We expect revenues to continue to increase in 2005 as a result of the recent expansion of our sales force.

However, our revenues could be negatively impacted by a variety of factors, including the level of demand for nerve conduction studies, potential for changes in third-party reimbursement for nerve conduction studies, the overall economy and competitive factors. In addition, we may experience seasonality in the third quarter of 2005 due to fewer patient visits and fewer physician working days during the summer months.
This may lead to a correction in the price of NeuroMetrix shares after the 3Q earnings release. As the potential setback is due to the seasonality issues, it might give a good opportunity to go long in NURO at that point.
Gross Margin

Diagnostic device gross margin percentage was 73.0% and 65.8% for the three months ended June 30, 2005 and June 30, 2004, respectively.

The increase in the gross margin percentage in the second quarter of 2005 compared to the same period in 2004 is primarily attributable to an increase in the list price of our NC-stat System from $3,500 to $4,000 effective January 1, 2005.
It seems that NeuroMetrix has found a really nice niche, if they can afford to raise prices but still grow the customer base.
Biosensor gross margin percentage increased to 74.2% for the three months ended June 30, 2005 from 73.8% for the same period in 2004. The small increase in biosensor gross margin percentage is primarily due to manufacturing cost reductions.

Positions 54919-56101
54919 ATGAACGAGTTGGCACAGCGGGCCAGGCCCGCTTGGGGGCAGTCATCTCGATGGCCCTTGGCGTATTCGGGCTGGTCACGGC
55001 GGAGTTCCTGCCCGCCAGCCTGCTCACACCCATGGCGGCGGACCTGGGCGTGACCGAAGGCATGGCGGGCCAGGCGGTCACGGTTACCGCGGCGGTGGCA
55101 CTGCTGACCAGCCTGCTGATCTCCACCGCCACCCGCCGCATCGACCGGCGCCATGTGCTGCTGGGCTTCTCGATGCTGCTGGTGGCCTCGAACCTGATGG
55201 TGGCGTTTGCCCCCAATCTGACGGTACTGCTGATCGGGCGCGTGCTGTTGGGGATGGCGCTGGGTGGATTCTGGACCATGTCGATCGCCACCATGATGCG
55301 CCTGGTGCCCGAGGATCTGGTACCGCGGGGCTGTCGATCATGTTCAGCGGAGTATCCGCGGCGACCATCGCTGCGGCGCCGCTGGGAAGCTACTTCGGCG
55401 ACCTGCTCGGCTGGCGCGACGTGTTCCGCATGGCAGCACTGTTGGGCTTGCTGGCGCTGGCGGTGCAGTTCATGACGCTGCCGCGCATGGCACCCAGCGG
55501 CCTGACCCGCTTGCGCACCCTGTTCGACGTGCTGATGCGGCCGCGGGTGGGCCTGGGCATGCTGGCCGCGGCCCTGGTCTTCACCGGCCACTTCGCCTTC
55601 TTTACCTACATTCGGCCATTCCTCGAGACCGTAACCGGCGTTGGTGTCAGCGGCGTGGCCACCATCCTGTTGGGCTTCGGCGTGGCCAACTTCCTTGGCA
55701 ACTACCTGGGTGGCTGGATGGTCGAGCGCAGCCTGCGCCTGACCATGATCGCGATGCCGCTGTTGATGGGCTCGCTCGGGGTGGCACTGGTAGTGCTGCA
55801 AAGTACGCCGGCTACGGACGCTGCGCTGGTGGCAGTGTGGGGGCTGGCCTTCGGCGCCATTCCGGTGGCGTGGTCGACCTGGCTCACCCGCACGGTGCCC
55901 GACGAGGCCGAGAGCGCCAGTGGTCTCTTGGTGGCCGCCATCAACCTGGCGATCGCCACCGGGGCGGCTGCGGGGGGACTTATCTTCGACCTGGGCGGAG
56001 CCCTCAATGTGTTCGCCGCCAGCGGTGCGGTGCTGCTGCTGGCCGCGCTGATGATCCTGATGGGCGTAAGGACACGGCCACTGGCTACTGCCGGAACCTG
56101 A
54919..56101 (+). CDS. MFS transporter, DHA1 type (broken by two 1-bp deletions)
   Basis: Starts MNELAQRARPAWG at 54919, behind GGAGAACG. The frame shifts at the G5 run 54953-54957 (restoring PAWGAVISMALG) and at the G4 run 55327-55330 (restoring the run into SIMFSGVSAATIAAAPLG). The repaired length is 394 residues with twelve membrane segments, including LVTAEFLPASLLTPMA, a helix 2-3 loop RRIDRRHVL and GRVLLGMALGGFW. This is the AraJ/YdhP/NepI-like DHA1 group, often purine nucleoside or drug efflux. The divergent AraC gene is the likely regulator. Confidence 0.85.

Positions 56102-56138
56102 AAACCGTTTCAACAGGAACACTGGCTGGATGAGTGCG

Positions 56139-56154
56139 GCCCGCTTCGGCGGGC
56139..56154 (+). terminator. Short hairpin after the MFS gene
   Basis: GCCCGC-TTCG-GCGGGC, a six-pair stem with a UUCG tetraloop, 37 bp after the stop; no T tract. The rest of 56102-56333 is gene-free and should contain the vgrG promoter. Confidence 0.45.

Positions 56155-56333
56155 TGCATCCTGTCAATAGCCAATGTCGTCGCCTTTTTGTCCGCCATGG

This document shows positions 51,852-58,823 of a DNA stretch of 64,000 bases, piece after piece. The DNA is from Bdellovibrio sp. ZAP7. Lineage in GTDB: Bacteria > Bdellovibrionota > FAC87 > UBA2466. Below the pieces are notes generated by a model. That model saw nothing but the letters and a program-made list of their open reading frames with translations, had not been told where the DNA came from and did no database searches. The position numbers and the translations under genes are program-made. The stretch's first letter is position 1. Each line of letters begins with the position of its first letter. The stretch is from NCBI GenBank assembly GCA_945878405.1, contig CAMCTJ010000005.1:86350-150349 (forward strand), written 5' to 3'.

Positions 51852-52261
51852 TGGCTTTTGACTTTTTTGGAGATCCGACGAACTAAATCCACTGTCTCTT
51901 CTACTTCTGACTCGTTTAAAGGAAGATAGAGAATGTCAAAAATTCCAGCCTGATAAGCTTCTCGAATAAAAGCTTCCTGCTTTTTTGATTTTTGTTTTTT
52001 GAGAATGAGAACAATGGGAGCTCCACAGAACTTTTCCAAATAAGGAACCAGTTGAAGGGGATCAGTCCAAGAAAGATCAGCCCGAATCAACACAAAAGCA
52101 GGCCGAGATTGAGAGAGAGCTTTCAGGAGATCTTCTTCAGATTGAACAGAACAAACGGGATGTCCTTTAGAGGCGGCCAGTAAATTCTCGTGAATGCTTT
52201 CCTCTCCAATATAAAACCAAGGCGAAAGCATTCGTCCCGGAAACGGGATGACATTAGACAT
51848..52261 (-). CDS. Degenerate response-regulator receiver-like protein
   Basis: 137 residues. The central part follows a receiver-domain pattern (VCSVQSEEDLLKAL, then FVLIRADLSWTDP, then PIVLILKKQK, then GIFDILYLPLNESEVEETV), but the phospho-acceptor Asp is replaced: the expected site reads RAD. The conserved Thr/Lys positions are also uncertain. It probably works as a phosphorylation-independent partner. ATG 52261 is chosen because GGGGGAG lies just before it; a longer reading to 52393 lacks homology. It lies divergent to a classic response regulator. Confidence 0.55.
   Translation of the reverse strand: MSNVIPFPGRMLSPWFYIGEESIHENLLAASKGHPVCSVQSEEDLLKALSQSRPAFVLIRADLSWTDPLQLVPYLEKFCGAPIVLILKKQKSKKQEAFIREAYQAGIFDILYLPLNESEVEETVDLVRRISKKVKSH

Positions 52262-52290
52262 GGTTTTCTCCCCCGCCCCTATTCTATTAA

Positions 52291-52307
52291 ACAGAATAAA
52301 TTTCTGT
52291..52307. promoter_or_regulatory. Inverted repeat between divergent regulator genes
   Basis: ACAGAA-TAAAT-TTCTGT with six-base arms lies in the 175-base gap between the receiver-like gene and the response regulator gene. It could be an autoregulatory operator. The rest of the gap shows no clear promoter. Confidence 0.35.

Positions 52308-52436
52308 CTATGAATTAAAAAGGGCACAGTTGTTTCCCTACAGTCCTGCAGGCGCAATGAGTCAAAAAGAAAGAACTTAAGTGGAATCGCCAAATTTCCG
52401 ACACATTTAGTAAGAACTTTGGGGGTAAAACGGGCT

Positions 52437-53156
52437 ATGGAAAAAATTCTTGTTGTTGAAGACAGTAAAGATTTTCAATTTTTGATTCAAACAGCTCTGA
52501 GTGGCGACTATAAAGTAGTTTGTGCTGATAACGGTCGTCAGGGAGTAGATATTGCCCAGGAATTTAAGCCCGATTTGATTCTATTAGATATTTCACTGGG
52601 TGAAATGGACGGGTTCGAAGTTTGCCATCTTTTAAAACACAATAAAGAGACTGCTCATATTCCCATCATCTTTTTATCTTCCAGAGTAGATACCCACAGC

We anticipate our overall gross margin percentage will remain relatively consistent for the remainder of 2005. However, if sales volumes do not increase, if the mix of sales shifts further toward lower margin biosensors, if pricing pressures increase or if the cost of biosensors and diagnostic devices through our third-party manufacturers increases, then gross margin may be negatively impacted in future quarters.

Research and Development

R&D expenses increased $187,600, or 22.3%, to $1.0 million for the three months ended June 30, 2005.

As a percentage of revenues, R&D expenses were 12.8% and 19.6% for the three months ended June 30, 2005 and June 30, 2004, respectively. The increase in expenses was primarily due to an increase of $129,000 in employee compensation and benefit costs resulting from the hiring of additional employees in our R&D department, an increase of $112,000 in outside consulting costs and an increase of $92,700 in clinical development costs. These increases are primarily related to efforts expended on the development of a third generation monitor and docking station and improvements to our existing biosensors and the development of new biosensors.